Convenient Bedfellows: Why The MEK Backs Spanish Far-Right In Tactical Relationship
“Both the far right and Islamist extremists benefit when their professed enemies engage in a terror attack or do anything that confirms their narratives. They want to see more rifts and more chaos in society. When communities are scared, when they’re driven apart, they’re vulnerable to the extremist narratives.”
News resurfaced this February of political collusion between the infamous Iranian MEK group (Mojahedin-e-Khalq), also known as the MKO, a cult-type organisation centered around the quasi-worship of its two leaders: Maryam Rajavi and her spouse Masoud Rajavi, and Spain’s latest far-right outfit: Vox.
As Vox made its entry into Spain’s political life by winning a seat in Andalusia at the regional parliamentary elections in April of last year, questions were raised as to the origin of the party’s funding as well as its political associations, if any, to other far-right movements. Little could anyone have imagined that the group, which advocates a fiercely Islamophobic front, would benefit from the financial largesse of one very vocal Islamist group: the Iranian MEK.
While Spain’s right-wing has previously been relatively light on anti-Islam rhetoric, preferring to rail against secessionists in Catalonia and elsewhere, Vox has no such compunction. One of the party’s earliest controversies was a wildly Islamophobic video conjuring a future in which Muslims had imposed sharia in southern Spain, turning the Cathedral of Córdoba back into a mosque and forcing women to cover up.
Documents leaked to the Spanish newspaper El País show that almost 1 million euros donated to Vox between its founding in December 2013 and the European Parliament elections in May 2014 came via supporters of the National Council of Resistance of Iran (NCRI), an alias of the MEK.
The Terror Connection
Made infamous in the late 1970s for its anti-Shah, anti-America narrative, the MEK reinvented itself a terrorist organization after it was cast out of Iranian political life (1980) by late Ayatollah Ruhollah Khomeini on account of its radicalist views. Following a series of bloody terror attacks in Iran, the MEK found refuge in Iraq, under the protection of then-strongman Saddam Hussein.
To secure its position and benefit from Iraq’s protection, the MEK fought alongside the Iraqi army against their own countrymen during the Iraq-Iran war, arguing that it sought to reform the Islamic Republic into a vibrant democracy, made to the image of its political leadership – was born the cult of the Rajavi.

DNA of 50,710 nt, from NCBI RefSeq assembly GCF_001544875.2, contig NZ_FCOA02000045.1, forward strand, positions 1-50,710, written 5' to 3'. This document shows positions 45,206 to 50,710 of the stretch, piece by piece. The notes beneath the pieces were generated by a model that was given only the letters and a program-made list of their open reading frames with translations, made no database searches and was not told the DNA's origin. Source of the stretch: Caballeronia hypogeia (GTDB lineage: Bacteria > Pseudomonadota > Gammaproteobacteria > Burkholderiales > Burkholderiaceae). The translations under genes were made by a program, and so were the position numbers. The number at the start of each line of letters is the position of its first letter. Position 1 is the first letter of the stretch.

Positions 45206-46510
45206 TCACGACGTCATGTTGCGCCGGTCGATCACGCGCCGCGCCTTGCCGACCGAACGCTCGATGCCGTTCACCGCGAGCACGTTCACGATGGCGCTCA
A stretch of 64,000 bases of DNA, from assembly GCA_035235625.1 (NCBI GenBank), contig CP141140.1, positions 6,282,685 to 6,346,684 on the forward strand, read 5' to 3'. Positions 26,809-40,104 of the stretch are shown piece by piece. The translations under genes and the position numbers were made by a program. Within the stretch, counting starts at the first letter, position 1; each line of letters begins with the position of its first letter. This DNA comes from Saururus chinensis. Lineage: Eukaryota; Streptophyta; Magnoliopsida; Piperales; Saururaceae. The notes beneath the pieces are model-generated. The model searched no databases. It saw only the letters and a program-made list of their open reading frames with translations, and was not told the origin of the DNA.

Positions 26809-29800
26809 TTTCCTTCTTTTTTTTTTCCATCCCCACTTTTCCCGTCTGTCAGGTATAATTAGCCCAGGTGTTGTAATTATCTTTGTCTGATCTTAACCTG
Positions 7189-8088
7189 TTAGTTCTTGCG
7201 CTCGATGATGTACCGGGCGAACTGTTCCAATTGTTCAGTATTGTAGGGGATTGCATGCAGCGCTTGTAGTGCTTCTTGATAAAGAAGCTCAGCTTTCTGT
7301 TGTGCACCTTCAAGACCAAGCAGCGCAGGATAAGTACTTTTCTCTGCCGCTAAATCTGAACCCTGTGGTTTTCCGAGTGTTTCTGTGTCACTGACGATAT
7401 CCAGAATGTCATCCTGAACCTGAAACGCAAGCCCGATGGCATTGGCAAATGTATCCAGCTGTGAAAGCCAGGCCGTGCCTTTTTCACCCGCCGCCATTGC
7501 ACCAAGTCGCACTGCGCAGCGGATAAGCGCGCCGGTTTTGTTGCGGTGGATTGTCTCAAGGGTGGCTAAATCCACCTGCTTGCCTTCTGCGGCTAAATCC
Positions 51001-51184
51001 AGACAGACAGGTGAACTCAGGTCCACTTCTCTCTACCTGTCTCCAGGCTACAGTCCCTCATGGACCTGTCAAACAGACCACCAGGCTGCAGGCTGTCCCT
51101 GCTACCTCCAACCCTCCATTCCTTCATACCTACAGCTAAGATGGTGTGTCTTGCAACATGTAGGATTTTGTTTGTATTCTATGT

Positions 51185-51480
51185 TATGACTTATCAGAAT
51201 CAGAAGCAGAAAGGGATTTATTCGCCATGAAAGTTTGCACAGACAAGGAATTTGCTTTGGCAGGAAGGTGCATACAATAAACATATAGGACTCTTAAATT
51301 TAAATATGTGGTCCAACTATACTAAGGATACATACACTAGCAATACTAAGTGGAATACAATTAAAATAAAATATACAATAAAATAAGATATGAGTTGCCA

Today the MEK has seen its crimes against U.S. interests expunged on the basis of its desire to see Iran’s Ayatollahs come undone.
Anti-capitalist, anti-imperialist and anti-American, MEK fighters killed scores of the Shah’s police in often suicidal street battles during the 1970s. The group targeted U.S.-owned hotels, airlines and oil companies, and was responsible for the deaths of six Americans in Iran. It was actually the MEK which first etched their hatred of America into Iranians’ political subconscious through its militants’ cries of: “Death to America by blood and bonfire on the lips of every Muslim is the cry of the Iranian people,” and “May America be annihilated.”
A favorite among Trump hardliners, the MEK has worked terribly hard since the fall of Saddam Hussein to reinvent itself as a friend of the West one must admit with great success. Following a lavish lobbying campaign to reverse its designation as a terrorist organisation – despite reports implicating the group in assassinations of Iranian nuclear scientists as recently as 2012, the MEK was de-listed by the UK in 2009 and by the U.S. in 2012.
Under Maryam Rajavi’s influence – her husband has not been seen in public since 2003 – the MEK has won considerable support from sections of the U.S. and European right, eager for allies in the fight against Tehran.
While the MEK presents itself as a reformist group, in that it seeks to adopt and develop a modern revolutionary interpretation of Islam – in sharp contrast to the rigor of Iran’s traditional clergy, the group has often been described as a mix between Marxism and populist Islam – qualities which are an anathema to European far-right political movements.